According to the results of a major new national survey published by the University, the majority of the British public has a very low awareness of the issue of ocean acidification, with around only one-in-five participants stating they had even heard of the issue.

The oceans are currently absorbing large quantities of the carbon dioxide which has been emitted into the atmosphere from human activities. This absorption of CO2 is leading to a reduction in the pH of seawater – termed ‘ocean acidification’. According to the recent Intergovernmental Panel on Climate Change, ocean acidification is the hidden face of increasing global carbon emissions and poses a future threat to a range of marine ecosystems and the societies which depend upon them.

Although many other aspects of global climate change are readily recognised by the general public, we know far less about how they view ocean acidification. Researchers from the School of Psychology have conducted the first comprehensive survey of the British public’s views on this topic, interviewing over 2,500 people across the country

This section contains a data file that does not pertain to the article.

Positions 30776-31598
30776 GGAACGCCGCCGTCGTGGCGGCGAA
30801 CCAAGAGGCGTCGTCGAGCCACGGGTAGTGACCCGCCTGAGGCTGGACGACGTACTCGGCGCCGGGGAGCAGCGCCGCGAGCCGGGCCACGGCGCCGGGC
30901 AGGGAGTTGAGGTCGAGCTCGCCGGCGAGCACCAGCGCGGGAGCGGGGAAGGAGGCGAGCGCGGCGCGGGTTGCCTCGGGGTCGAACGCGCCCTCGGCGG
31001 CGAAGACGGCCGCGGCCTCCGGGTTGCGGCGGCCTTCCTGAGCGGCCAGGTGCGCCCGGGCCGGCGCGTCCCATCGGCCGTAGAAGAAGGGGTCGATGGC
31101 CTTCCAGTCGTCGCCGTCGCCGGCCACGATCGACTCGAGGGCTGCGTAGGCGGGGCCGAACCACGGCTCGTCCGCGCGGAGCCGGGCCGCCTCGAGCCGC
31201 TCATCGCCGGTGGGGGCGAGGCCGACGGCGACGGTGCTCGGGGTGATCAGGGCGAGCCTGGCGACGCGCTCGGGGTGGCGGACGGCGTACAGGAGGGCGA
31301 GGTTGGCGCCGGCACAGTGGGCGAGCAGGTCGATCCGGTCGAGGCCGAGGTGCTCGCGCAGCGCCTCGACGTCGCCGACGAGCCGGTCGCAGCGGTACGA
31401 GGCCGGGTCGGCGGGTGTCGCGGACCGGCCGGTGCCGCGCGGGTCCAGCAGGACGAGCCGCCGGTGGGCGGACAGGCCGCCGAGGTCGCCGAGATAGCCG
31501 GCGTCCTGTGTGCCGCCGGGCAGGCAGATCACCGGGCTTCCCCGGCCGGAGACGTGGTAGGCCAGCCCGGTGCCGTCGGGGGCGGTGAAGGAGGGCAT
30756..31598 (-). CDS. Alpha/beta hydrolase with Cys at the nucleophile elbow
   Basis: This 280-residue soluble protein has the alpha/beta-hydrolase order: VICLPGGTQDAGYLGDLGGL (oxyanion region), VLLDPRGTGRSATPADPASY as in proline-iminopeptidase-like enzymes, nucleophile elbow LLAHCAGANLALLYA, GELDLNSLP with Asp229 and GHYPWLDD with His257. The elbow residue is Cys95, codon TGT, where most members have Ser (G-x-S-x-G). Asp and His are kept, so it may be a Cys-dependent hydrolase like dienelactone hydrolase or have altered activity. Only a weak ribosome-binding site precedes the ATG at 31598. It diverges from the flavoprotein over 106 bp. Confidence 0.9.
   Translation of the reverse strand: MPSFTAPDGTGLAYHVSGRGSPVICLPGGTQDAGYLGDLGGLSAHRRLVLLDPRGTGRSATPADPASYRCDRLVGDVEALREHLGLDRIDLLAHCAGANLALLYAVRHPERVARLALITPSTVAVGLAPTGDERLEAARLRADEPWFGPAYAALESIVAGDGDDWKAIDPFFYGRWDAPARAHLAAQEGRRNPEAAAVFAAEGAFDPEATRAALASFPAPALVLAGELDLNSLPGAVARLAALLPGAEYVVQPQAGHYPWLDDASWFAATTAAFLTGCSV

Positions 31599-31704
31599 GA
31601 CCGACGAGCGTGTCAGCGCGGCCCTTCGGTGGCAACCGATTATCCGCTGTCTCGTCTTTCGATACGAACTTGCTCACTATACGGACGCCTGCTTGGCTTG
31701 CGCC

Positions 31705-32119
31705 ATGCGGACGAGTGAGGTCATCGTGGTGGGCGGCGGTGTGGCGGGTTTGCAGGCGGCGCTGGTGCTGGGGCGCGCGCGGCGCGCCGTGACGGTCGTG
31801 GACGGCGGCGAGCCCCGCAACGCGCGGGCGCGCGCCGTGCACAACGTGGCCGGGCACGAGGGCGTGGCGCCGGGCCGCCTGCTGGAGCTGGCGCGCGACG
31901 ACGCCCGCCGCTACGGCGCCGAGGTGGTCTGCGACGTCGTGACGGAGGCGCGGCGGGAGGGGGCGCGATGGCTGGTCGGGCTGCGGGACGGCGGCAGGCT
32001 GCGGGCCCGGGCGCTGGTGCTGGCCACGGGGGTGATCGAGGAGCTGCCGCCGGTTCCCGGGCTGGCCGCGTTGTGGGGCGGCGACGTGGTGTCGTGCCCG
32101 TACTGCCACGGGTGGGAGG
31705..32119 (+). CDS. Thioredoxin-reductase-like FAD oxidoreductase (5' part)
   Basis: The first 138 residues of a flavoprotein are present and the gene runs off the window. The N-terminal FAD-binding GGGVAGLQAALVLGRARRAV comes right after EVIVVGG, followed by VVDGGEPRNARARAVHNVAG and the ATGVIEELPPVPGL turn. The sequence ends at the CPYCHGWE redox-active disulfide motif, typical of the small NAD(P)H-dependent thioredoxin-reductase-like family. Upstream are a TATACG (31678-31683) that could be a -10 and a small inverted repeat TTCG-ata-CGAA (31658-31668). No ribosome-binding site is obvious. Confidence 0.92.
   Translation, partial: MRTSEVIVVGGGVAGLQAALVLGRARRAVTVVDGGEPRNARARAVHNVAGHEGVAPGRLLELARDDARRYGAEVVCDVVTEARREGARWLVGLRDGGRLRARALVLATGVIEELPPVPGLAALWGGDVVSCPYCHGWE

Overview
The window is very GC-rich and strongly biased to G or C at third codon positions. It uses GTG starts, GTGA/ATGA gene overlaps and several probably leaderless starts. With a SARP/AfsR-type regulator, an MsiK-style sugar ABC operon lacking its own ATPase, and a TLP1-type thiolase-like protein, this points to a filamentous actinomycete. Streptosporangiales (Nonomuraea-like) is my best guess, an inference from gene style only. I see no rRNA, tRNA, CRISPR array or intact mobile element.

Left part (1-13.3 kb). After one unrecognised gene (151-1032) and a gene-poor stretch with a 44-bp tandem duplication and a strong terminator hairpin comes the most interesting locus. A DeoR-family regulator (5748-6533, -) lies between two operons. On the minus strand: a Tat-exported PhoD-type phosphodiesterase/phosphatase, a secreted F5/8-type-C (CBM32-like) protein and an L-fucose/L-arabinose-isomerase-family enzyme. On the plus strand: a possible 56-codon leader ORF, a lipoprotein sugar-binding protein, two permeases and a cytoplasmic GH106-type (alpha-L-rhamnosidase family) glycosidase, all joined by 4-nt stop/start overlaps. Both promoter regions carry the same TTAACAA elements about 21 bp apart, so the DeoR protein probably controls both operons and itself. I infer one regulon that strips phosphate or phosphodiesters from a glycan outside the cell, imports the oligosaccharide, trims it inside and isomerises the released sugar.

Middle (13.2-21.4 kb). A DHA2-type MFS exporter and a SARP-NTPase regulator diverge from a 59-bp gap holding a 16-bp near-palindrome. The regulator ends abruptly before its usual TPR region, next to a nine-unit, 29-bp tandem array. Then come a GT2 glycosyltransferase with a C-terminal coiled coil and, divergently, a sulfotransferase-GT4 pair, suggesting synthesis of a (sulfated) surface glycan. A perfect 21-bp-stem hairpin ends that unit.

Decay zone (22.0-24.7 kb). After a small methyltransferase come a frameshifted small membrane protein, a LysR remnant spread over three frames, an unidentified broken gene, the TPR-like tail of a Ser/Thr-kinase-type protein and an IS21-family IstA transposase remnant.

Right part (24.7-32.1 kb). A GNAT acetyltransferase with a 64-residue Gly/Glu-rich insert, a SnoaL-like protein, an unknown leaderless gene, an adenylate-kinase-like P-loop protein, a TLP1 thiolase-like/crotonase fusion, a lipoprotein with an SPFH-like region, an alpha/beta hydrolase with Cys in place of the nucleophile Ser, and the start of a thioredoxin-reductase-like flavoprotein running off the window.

Very low awareness of ocean acidification:

  1. Only around 1 in 5 participants state that they have even heard of ocean acidification. Among those who do say they have heard of it, levels of self-reported knowledge about the subject are very low.
  2. Additionally, we found no significant increase in levels of awareness following the Inter-governmental Panel (IPCC) scientific reports published in April 2014.

Some people do associate ocean acidification with climate change

  1. The term Ocean Acidification itself evokes associations with pollution and negative environmental consequences. A surprisingly large proportion of those surveyed (38%) also correctly attribute anthropogenic carbon emissions as the main cause of ocean acidification, though as many again (34%) perceived that it is caused by 'pollution’ from shipping.
  2. Damage to coral reefs and consequences for marine organisms were correctly recognised by many as important consequences of ocean acidification.

Concern increases with knowledge. Distrust remains.

  1. While most people do not initially express concern about ocean acidification, once provided with some basic additional information a clear majority (64%) do then express concern about the subject.
  2. Half of those surveyed thought ocean acidification should be a fairly or very high priority for action by the British Government, although very few trust the Government to give correct information about the issue.
  • image provide by Upwell
  • more: PHYS

The unstoppable glaciers of Antarctica